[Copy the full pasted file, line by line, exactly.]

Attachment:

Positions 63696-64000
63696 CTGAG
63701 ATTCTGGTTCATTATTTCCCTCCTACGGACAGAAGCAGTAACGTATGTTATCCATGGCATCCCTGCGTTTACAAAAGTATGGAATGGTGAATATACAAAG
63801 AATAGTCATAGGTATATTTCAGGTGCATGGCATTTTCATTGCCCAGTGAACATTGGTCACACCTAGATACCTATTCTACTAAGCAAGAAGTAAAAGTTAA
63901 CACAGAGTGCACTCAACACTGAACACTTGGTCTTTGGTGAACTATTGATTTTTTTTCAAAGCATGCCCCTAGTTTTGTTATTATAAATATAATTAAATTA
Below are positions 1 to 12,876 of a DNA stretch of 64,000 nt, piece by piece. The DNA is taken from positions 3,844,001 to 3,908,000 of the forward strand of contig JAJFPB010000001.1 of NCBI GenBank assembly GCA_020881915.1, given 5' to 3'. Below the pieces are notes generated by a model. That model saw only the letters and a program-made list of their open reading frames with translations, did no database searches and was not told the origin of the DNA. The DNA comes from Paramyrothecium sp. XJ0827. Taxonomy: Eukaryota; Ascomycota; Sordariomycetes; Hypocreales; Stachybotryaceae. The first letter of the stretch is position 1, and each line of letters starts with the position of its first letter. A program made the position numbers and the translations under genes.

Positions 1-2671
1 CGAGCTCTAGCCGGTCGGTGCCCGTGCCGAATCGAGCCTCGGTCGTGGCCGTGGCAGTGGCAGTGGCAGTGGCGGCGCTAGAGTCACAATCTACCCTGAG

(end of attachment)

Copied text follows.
Positions 63696-64000
63696 CTGAG
63701 ATTCTGGTTCATTATTTCCCTCCTACGGACAGAAGCAGTAACGTATGTTATCCATGGCATCCCTGCGTTTACAAAAGTATGGAATGGTGAATATACAAAG
63801 AATAGTCATAGGTATATTTCAGGTGCATGGCATTTTCATTGCCCAGTGAACATTGGTCACACCTAGATACCTATTCTACTAAGCAAGAAGTAAAAGTTAA
63901 CACAGAGTGCACTCAACACTGAACACTTGGTCTTTGGTGAACTATTGATTTTTTTTCAAAGCATGCCCCTAGTTTTGTTATTATAAATATAATTAAATTA
Below are positions 1 to 12,876 of a DNA stretch of 64,000 nt, piece by piece. The DNA is taken from positions 3,844,001 to 3,908,000 of the forward strand of contig JAJFPB010000001.1 of NCBI GenBank assembly GCA_020881915.1, given 5' to 3'. Below the pieces are notes generated by a model. That model saw only the letters and a program-made list of their open reading frames with translations, did no database searches and was not told the origin of the DNA. The DNA comes from Paramyrothecium sp. XJ0827. Taxonomy: Eukaryota; Ascomycota; Sordariomycetes; Hypocreales; Stachybotryaceae. The first letter of the stretch is position 1, and each line of letters starts with the position of its first letter. A program made the position numbers and the translations under genes.

Positions 1-2671
1 CGAGCTCTAGCCGGTCGGTGCCCGTGCCGAATCGAGCCTCGGTCGTGGCCGTGGCAGTGGCAGTGGCAGTGGCGGCGCTAGAGTCACAATCTACCCTGAG